And so that retention problem is particularly challenging when you're asking someone to sit behind a desk and type dating and all day. So automating that helps make the most of their time and uh, only really ideally dedicated to people that you're paying salaries to, to things that are more impactful for the organization. So cost is kind of the first impact. It's probably not so hidden cause that seems to be one of the big drivers often. The second is data quality and manual data entry is pretty famously error prone. We've seen that probably conservatively speaking, even folks that are really good at it with have that have tools to do it, we'll make an error every, at least one every 100 data elements that they're entering. So depending on how many data elements you're actually collecting off of an invoice, um, you might be making a mistake on every two or three bills, every three or four bills that you are entering data for.
Speaker 2:
9:58
And that's maybe fine if you maybe mistyped type the name of a tariff, for instance. But if you fat finger a usage or a peak demand or a peak demand charge and you misplace a decimal, that can make some pretty big impact on what you're reporting against. And certainly decisions that you're making. So quality is always uh, also a, a factor that matters quite a bit and people, I'm finding problems with the manual data process. A couple of other ones I would say that maybe are quite so obvious but they are in particular use cases. One is processing speed. So people that are relying on getting the bill to make more timely decisions. Maybe this is just your AP department, maybe it's just your folks that are making sure that the bill is paid on time, how quickly you get those invoices in. The data from them really, really matters to them because the bill is kind of in between the company and I'm in a late fee or God forbid a shutoff notice.
Speaker 2:
10:56
So speed actually can be impacted through automation quite a bit as well. There's really two people that you can try to remove from this process. The one we talked about, um, or optimizing this process. One is the data entry person themselves, but the other ones, the mailman, and one of the biggest sources of delay in getting the data that you want is just having to go through the mail and waiting for the post office to deliver the invoice that has all this data on it that you want to get. And so if you can simply remove the mail man from this equation, then I then you can really speed up the timing of when this data is going to be made available to people. So speed is really an important thing. Um, and then the last one I'll just mention because I just had a really interesting conversation with a customer a couple of months ago, and I guess you might call this business continuity, but people that are really relying on utility invoices coming in everyday, maybe multifamily properties that need this information to create the rent bills that they're sending out to their tenants.
Speaker 2:
11:56
For instance. For example, if there's anything that disrupts the flow of that data and if the data flow is driving around on four wheels in a, in a truck, a mail truck, and it's got hands all over it with people processing invoices, then that can really cause problems. And this one customer of ours told us that there was a, a chemical spill, I think it was, believe it or not, at a mail processing facility. So somebody had shifted a package with some liquid that broke open and spilled all over the floor and they literally shut the post office processing center down for about eight days and all that, while every bit of data out of mail that came into that facility was on hold. And so they went weeks without getting invoices that they were responsible for paying and that caused real, real problems. So removing all the physical aspects of retrieving this information really does help kind of avoid problems that you might never have thought about. I wouldn't have expected a chemical spill in a post office processing facility to ever be a problem for energy management people to worry about. But that ended up, that ended up being a real problem. So those are just some of the impacts or kind of maybe not so obvious reasons that mangled data collection can, can cause problems.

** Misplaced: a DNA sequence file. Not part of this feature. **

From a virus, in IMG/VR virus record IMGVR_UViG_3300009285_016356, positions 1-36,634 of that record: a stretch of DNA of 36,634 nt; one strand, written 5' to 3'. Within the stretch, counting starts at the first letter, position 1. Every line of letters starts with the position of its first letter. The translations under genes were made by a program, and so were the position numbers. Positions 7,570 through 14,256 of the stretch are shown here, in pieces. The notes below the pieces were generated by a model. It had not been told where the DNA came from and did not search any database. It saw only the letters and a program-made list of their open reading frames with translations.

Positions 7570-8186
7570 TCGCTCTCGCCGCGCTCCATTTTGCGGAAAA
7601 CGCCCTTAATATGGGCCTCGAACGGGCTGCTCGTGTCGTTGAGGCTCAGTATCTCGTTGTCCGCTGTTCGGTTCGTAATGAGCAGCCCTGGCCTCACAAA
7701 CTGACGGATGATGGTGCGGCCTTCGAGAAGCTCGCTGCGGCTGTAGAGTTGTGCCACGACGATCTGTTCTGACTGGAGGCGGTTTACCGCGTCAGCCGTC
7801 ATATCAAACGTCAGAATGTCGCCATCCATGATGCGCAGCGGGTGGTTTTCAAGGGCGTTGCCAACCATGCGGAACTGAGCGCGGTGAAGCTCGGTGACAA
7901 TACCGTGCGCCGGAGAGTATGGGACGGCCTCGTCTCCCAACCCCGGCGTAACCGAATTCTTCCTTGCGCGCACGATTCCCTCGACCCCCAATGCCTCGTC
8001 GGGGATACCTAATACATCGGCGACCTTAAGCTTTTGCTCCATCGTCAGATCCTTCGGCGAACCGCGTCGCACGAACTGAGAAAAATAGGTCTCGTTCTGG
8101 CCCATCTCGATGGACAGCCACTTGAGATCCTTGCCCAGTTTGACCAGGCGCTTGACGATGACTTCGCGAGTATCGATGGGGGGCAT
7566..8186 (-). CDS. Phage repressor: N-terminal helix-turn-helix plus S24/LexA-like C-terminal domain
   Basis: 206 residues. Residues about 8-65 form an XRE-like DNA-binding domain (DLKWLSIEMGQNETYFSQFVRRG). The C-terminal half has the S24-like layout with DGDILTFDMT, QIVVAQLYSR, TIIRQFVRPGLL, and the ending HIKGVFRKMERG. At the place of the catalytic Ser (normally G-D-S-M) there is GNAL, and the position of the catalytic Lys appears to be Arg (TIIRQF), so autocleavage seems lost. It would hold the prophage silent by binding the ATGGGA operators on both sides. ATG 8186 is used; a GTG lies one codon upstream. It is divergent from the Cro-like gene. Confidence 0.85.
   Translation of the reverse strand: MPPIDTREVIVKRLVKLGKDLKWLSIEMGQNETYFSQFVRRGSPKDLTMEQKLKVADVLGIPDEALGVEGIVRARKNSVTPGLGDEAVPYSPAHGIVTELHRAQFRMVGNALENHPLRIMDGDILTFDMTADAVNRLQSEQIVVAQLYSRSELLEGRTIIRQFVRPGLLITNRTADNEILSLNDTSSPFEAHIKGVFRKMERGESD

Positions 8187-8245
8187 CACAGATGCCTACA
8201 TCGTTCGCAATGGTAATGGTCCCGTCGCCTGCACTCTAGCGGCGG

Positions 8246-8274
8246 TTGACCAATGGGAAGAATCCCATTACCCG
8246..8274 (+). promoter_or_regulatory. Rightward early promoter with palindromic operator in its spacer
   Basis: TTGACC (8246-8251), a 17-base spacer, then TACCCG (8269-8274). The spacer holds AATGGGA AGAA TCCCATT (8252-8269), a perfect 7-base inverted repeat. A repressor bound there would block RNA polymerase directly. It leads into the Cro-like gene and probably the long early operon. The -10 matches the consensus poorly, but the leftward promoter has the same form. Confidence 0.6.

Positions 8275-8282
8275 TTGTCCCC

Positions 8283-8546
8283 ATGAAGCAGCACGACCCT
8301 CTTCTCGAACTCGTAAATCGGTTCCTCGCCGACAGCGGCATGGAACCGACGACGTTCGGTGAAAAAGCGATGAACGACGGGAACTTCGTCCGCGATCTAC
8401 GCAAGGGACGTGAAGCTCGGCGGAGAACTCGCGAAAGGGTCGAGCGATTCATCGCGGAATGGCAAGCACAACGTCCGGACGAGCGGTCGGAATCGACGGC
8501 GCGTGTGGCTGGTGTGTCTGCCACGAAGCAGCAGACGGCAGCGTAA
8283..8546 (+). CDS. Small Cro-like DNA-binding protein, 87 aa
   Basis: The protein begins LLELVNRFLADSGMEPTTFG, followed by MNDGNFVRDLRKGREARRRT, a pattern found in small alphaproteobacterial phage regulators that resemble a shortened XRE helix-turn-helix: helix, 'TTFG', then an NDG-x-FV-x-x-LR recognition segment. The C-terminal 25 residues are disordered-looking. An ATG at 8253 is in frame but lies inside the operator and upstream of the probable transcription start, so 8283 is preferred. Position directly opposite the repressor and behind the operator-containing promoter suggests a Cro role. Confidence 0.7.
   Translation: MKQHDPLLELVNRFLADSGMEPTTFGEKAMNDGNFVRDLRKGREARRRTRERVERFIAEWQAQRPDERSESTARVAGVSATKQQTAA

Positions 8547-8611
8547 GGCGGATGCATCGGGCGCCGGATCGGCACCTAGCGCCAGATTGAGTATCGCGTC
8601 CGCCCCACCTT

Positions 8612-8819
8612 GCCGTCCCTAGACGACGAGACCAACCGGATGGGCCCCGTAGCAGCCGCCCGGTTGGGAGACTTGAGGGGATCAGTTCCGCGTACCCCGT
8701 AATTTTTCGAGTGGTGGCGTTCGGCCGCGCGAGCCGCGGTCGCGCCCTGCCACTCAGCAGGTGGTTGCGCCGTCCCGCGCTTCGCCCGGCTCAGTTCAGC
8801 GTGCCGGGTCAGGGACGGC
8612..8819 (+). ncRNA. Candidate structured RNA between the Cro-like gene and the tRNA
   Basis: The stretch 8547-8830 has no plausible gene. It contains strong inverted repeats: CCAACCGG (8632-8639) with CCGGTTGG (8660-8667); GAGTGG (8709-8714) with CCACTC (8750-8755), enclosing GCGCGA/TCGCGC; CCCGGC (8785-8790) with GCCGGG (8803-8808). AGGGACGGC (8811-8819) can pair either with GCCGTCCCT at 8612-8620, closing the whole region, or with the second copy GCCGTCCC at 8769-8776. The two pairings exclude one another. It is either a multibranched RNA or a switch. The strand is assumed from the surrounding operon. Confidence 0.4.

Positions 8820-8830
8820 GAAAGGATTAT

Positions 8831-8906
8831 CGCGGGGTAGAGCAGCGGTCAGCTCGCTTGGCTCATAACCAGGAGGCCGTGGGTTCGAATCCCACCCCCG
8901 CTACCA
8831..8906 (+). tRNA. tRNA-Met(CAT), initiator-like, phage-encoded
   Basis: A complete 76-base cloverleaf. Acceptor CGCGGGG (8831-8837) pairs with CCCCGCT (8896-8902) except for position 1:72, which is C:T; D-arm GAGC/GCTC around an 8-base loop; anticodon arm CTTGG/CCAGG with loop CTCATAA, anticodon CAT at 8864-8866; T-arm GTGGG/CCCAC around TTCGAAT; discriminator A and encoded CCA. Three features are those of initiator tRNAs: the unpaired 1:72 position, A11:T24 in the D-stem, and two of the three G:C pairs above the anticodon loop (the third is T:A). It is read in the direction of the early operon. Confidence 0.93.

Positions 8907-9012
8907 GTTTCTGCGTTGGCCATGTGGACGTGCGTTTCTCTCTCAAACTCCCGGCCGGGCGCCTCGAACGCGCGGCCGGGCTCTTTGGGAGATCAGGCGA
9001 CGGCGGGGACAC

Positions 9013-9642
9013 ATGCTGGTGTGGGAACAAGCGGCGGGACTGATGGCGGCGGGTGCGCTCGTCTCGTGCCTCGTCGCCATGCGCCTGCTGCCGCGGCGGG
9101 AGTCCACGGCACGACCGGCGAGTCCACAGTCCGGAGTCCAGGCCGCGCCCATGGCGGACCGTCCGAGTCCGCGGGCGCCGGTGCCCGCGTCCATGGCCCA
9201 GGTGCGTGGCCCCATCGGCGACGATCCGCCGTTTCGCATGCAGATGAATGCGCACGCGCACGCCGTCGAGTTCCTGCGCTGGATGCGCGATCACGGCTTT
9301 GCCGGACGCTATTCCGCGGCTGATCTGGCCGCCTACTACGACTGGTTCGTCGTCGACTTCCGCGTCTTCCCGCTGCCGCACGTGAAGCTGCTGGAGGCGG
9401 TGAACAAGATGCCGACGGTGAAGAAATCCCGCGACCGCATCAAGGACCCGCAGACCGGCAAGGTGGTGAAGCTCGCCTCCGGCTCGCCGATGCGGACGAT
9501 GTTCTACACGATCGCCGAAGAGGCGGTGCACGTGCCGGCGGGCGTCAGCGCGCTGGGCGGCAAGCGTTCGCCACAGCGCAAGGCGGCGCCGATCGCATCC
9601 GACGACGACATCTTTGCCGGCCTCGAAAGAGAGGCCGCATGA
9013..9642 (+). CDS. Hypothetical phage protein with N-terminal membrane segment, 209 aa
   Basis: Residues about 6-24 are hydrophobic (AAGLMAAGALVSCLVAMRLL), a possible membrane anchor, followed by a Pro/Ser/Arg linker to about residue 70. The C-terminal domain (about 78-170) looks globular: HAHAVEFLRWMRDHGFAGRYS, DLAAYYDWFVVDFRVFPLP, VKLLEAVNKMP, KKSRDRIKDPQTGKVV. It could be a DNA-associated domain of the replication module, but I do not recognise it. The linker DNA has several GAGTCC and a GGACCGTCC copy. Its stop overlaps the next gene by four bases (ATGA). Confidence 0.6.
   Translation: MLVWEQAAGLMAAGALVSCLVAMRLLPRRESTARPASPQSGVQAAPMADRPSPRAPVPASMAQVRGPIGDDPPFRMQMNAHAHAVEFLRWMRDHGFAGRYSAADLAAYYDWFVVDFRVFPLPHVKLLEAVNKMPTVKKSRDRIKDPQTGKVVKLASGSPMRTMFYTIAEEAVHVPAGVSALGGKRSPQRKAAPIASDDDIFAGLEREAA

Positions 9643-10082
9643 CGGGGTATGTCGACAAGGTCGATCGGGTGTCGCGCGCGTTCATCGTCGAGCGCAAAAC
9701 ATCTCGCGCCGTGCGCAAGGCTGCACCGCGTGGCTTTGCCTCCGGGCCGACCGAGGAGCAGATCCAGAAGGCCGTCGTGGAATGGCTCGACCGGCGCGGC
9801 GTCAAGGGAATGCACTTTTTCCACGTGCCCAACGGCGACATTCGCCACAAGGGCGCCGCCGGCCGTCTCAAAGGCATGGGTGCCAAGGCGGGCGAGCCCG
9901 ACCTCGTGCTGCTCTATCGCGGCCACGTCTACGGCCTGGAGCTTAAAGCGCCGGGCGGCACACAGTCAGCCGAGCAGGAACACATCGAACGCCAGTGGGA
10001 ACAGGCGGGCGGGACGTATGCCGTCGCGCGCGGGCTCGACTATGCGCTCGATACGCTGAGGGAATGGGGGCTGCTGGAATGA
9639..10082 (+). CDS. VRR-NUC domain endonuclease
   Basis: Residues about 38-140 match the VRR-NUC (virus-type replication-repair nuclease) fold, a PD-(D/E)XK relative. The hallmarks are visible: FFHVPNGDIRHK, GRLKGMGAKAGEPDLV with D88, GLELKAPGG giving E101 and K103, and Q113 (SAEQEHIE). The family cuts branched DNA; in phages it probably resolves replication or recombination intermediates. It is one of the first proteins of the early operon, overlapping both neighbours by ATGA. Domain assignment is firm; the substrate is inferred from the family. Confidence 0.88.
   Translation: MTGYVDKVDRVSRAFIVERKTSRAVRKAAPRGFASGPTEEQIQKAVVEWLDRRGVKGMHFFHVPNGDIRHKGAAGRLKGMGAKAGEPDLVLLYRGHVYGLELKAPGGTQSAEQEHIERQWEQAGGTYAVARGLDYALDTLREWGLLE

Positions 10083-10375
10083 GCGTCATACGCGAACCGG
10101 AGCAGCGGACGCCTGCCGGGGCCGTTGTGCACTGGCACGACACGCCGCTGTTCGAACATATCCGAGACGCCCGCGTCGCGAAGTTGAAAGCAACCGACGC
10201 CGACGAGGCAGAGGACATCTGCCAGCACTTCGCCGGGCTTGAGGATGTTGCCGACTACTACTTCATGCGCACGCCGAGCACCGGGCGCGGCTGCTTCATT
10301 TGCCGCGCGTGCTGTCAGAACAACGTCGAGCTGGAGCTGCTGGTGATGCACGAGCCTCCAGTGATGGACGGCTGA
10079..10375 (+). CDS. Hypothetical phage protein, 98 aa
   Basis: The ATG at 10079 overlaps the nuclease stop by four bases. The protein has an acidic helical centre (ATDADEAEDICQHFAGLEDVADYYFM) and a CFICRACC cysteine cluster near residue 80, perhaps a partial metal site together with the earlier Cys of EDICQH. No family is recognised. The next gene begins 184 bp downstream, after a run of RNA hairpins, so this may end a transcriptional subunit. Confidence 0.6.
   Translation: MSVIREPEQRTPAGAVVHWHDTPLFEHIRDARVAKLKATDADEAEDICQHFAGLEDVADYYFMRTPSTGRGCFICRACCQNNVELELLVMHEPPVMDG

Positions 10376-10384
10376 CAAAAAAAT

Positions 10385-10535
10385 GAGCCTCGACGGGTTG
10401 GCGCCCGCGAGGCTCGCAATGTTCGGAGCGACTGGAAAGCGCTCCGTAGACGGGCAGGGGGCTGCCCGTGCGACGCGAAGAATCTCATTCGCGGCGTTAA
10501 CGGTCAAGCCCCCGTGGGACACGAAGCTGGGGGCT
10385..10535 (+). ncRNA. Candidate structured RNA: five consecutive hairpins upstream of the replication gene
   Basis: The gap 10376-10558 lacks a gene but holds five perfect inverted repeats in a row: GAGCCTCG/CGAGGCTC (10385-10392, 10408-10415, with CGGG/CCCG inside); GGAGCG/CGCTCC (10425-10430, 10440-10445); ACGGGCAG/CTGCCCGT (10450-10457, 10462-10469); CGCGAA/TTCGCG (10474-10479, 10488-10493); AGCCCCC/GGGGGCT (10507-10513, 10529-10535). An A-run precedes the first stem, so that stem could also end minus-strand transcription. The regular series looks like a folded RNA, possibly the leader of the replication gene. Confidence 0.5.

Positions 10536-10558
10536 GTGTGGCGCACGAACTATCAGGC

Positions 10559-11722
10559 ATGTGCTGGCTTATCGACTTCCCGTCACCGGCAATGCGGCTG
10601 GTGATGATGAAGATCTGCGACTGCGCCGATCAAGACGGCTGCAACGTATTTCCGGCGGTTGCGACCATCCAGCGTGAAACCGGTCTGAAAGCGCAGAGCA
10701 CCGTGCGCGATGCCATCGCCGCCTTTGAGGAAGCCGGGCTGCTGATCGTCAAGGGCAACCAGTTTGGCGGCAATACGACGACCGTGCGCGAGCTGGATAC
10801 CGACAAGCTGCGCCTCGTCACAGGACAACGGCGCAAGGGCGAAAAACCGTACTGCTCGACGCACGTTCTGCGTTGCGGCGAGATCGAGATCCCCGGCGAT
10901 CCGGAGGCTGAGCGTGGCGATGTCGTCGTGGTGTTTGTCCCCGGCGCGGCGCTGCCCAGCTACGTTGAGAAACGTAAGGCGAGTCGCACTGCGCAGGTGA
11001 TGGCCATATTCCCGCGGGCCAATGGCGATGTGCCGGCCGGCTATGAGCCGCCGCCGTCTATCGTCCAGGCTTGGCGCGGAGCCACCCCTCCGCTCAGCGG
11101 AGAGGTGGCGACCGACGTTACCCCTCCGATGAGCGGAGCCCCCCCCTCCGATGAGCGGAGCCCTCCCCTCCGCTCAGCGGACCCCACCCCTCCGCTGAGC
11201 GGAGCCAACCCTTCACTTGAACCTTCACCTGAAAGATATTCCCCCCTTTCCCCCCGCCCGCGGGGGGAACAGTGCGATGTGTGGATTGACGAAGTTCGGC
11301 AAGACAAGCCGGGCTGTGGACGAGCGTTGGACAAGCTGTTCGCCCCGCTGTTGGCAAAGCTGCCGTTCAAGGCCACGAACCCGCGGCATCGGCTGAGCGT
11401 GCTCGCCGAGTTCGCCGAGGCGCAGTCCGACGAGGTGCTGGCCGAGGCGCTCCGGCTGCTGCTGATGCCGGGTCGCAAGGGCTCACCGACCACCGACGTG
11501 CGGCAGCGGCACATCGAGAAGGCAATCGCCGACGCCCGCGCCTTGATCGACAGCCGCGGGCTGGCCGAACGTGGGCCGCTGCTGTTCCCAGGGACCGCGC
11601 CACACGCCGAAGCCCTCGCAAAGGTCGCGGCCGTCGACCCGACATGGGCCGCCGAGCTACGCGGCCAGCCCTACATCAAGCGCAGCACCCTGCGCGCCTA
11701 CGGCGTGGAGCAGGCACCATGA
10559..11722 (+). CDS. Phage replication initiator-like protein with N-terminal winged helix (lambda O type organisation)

Speaker 3:
13:16
Yeah, it's pretty amazing that with all the technology going on around us and the things happening in buildings, how much we're, we still rely on manual, uh, delivery, right. Of something is, eh, that's been around for so long as like do utility bill. It's, it's kinda mind blowing.
Speaker 2:
13:34
It is. It is. But it also speaks to the nature of the industry as well. If you were talking about computers or if you were talking about napkins or any other commodity or, or, uh, important resource that a company buys and consumes, you might not worry so much about how many vendors you're getting it from and how they represent what it is you're buying from them. But in the utility space, you often don't have a choice, right? And regulator in regulated markets and deregulated markets, you do, but they're, they're more interested in providing you with the, the power that you're buying, the water that you're buying the gas turbine. And they don't really care quite as much how the data is presented to you, right? They're just, they're just trying to make sure that they get paid for what they're providing you. And so there's not a lot of incentive for the, for instance, 3000 electricity providers in the country to come up with any standard way to show you what you've used from them or tell you how it is that you're paying them.